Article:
Please use this identifier to cite or link to this item: http://hdl.handle.net/2440/76565
Type: Journal article
Title: Last chance to see: the role of phylogeography in the preservation of tropical biodiversity
Author: Macqueen, Peggy Ellen
Citation: Tropical Conservation Science, 2012; 5(4):417-425
Publisher: Mongabay.com
Issue Date: 2012
ISSN: 1940-0829
School/Discipline: School of Earth and Environmental Sciences
Statement of
Responsibility: 
Peggy Macqueen
Abstract: Habitat loss and anthropogenic climate change are primary threats to global biological diversity and ecosystem stability. International efforts to halt the effects of climate change and to slow the loss of biodiversity are now focused on the tropical biome. Specifically, and in recognition of the substantial contribution to climate warming made by deforestation in developing countries, the UN-REDD+ programme has been established to provide incentives for stopping tropical deforestation. This programme also places emphasis on rewarding measures for the conservation of biodiversity. However, the effective integration of carbon storage and biodiversity conservation goals in countries participating in the REDD+ programme will require greater research effort. In particular, in order to maximize our chances of preserving biological diversity, it will be essential to consider diversity at a population level, as well as at a species and ecosystem level. Phylogeographic studies should be an integral part of this population-level research effort as they can be used to document regional biological diversity, provide baseline genetic data to monitor changes in genetic diversity, allow the identification of evolutionary refugia, and provide evolutionary context for current patterns of diversity. The REDD+ initiative has the potential to provide an internationally well-supported framework for reducing forest habitat loss and protecting tropical diversity, and may, therefore, provide the impetus needed for increased biodiversity research effort. In conjunction with the recent development of the Intergovernmental Platform on Biodiversity and Ecosystem Services (IPBES), phylogeographic research may now be considered more explicitly in the development of national environmental policies and in planning for biodiversity conservation.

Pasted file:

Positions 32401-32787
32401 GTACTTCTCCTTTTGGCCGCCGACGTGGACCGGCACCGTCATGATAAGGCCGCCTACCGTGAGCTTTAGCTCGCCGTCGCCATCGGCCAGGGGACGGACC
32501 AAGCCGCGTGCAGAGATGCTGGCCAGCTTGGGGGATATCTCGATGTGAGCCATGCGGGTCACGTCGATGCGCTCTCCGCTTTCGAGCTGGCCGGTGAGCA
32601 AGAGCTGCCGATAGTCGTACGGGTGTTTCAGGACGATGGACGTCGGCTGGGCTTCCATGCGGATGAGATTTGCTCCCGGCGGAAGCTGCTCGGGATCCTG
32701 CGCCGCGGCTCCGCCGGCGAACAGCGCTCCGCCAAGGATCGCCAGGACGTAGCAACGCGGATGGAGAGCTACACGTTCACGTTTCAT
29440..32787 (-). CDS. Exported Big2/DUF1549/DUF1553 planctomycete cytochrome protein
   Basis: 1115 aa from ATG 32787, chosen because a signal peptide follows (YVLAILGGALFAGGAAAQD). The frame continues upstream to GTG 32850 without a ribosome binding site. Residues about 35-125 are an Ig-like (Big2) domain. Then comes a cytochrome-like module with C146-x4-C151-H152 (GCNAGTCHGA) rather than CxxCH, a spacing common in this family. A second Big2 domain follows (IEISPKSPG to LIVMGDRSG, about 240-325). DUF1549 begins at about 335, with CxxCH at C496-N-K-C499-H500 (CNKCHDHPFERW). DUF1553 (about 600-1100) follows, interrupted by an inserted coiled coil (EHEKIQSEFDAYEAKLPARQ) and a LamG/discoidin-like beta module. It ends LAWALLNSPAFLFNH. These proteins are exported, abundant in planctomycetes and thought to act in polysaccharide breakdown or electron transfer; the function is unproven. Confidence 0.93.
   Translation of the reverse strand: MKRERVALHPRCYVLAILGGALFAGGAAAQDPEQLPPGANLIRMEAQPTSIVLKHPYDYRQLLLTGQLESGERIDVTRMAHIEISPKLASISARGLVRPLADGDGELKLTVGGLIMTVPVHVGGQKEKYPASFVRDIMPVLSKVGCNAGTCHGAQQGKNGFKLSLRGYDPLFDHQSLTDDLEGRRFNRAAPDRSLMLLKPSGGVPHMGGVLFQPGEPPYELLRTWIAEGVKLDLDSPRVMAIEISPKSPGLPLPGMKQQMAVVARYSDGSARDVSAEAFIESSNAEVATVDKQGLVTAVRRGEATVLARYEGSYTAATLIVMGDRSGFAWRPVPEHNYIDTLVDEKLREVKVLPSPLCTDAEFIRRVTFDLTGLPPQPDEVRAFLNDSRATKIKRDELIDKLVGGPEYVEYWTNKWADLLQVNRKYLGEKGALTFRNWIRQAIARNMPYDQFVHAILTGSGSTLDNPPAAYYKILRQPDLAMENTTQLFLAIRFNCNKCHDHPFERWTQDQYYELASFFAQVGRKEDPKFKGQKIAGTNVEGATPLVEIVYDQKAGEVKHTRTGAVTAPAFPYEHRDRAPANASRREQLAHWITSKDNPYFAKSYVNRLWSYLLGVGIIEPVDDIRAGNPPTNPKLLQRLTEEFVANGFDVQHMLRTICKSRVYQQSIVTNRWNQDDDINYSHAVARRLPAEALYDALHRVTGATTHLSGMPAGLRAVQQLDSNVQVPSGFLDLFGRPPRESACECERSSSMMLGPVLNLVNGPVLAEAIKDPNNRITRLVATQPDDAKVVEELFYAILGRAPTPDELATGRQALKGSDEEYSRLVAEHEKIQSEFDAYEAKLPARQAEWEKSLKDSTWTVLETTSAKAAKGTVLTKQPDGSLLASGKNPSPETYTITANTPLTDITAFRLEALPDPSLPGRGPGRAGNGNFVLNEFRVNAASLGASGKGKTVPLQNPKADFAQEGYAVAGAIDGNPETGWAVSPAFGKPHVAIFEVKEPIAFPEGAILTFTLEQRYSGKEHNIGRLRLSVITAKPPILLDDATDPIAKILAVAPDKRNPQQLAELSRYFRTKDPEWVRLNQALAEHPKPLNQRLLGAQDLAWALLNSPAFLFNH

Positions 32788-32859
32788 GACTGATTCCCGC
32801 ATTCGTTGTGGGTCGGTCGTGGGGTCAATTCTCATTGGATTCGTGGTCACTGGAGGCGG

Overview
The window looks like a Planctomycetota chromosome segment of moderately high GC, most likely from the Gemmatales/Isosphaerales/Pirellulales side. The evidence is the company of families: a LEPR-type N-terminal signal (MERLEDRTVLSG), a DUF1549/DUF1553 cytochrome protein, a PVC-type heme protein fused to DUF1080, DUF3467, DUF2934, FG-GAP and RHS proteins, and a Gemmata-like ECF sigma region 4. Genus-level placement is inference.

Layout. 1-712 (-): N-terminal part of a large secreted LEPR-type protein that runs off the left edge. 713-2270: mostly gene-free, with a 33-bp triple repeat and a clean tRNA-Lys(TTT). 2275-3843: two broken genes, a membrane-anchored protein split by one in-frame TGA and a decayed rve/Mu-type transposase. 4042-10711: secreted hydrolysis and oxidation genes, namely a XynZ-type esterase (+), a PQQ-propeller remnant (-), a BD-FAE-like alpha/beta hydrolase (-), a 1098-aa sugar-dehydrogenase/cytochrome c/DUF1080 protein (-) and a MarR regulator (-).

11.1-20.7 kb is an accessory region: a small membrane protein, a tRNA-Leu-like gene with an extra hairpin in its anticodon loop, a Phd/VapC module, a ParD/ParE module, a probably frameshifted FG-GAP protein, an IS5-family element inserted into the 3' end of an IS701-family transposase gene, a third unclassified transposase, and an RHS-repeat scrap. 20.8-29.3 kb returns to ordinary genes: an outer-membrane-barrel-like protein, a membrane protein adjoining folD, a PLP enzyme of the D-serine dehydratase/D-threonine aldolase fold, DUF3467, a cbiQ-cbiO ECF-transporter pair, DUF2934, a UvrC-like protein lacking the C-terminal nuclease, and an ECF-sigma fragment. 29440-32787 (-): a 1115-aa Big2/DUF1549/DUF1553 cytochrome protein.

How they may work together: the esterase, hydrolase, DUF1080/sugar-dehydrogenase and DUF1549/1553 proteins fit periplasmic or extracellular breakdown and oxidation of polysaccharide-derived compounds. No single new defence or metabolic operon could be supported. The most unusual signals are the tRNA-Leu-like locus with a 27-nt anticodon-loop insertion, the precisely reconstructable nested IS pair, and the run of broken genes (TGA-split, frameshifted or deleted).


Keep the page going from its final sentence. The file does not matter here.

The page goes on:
Keywords: biodiversity; evolutionary refugia; phylogeography; REDD+; tropical deforestation
Rights: Copyright: © Peggy Macqueen. This is an open access paper. We use the Creative Commons Attribution 3.0 license http://creativecommons.org/licenses/by/3.0/ - The license permits any user to download, print out, extract, archive, and distribute the article, so long as appropriate credit is given to the authors and source of the work. The license ensures that the published article will be as widely available as possible and that the article can be included in any scientific archive. Open Access authors retain the copyrights of their papers. Open access is a property of individual works, not necessarily journals or publishers.
RMID: 0020123547
Published version: http://tropicalconservationscience.mongabay.com/content/v5/TCS-2012_Vol_5(4)_417-425_Macqueen.pdf
Appears in Collections:Australian Centre for Ancient DNA publications
Environment Institute publications

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